Still, Jeff's daughter wouldn't leave me alone. She deserved more. Finally, mindful of Isabella Yez struggled to tell the story of earthquake victim Oma Sanchez's final hours from the victim's perspective and to instead make the primary character a witness Roth, the documentary maker in of clay. We are created. I determined to use this same strategy with my victim jet's daughter. The news story was told from the perspective of one of the maidens who had accompanied jet's daughter during the month respite in the mountains she's given to mourn her virginity before her father kills her. My witness narrator Rachel, does not merely witness as the month respite nears its end with no word of aay for zeba as I named the unnamed daughter Rachel, a considerable risk visits both jeha and high priest penha and tries to convince them that the father's vow should not be carried out when she fails, she and another friend Sarah accompany Zeba as she returns to her village to be sacrificed.

Speaker 3 (24:30):

The powerless women in this time and place cannot save Zeba, but they can offer her their presence and their witness. As the story concludes, the three women returned to the village. Just the last lines. Most of the villagers have already assembled though pen hus is nowhere to be seen in front of the altar stands jeha. His face darkened with ashes, the sacrificial knife in his hand. Some of the women sink to their knees, but no one looks away. Jeff's fingers reach for zebra, one sharp breath, a flash of blade, then silence shakes the mountains. Another semis sacred text that captured and kept my attention for years was the confessions of St. Augustine. I first read this book as a 19 year old in an undergraduate class. The history of Christian thought this first introduction was not the immediate attraction that Lorraine experienced with Chekhov's, bad boy the darling.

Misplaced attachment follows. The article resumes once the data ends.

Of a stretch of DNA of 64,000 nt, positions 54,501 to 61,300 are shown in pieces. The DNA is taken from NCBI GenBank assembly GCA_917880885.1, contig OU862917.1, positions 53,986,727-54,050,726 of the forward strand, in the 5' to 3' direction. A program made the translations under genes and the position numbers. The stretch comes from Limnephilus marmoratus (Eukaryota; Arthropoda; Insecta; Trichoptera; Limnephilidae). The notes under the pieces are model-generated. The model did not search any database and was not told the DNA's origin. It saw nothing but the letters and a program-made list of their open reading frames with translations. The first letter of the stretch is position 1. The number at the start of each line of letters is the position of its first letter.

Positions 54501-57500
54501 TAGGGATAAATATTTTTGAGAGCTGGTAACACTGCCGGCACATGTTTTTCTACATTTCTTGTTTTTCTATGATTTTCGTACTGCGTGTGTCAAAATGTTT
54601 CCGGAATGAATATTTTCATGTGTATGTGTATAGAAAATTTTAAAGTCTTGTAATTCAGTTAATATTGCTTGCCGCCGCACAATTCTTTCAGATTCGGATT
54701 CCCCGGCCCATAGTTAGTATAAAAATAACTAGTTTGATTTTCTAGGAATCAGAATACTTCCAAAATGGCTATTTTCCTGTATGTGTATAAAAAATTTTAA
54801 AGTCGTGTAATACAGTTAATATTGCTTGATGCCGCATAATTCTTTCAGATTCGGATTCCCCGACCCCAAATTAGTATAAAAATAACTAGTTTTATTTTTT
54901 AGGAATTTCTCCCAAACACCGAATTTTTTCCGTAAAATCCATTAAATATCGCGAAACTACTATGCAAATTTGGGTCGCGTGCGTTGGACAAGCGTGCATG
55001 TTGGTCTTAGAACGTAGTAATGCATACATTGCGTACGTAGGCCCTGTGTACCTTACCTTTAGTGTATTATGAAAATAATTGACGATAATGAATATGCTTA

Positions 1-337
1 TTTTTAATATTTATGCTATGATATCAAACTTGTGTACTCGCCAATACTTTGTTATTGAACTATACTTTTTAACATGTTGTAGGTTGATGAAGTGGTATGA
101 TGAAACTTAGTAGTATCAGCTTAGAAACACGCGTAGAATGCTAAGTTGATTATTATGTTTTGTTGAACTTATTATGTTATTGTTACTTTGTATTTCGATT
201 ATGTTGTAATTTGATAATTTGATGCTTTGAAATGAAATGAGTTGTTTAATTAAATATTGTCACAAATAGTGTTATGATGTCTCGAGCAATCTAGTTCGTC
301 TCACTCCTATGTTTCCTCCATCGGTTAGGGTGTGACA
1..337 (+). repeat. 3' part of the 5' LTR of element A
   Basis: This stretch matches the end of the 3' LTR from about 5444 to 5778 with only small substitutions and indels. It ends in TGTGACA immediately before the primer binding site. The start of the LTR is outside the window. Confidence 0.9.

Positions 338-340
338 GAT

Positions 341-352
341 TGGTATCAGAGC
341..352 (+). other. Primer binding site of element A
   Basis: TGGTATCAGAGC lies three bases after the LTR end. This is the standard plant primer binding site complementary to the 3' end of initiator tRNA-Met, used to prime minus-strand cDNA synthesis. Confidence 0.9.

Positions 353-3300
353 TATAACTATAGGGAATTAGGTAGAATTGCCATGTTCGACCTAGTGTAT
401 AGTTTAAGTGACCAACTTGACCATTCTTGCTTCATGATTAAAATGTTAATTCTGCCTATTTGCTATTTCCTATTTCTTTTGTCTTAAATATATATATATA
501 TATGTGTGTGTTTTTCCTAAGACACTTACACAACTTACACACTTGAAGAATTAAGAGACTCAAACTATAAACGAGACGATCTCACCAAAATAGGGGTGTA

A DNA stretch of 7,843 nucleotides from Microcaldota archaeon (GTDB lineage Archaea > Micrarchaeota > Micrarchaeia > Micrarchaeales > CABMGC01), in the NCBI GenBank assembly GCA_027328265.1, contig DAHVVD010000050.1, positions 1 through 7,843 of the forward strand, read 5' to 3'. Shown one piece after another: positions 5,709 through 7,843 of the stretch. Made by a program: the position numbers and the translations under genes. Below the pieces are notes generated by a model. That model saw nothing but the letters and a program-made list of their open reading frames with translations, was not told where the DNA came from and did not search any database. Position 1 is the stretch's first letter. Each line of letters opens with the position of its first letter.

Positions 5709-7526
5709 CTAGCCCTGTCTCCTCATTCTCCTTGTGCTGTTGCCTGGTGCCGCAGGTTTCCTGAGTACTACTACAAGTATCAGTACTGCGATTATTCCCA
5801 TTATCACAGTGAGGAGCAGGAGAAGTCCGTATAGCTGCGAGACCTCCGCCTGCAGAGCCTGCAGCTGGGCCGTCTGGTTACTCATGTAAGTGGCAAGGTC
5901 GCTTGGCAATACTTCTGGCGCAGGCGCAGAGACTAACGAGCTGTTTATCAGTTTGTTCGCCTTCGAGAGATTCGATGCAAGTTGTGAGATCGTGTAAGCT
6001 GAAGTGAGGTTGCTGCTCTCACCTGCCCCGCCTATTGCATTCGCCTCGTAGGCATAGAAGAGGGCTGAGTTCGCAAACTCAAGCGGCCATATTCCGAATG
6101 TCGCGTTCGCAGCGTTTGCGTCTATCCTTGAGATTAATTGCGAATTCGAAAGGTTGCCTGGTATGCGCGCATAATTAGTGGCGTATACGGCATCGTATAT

Speaker 3 (25:44):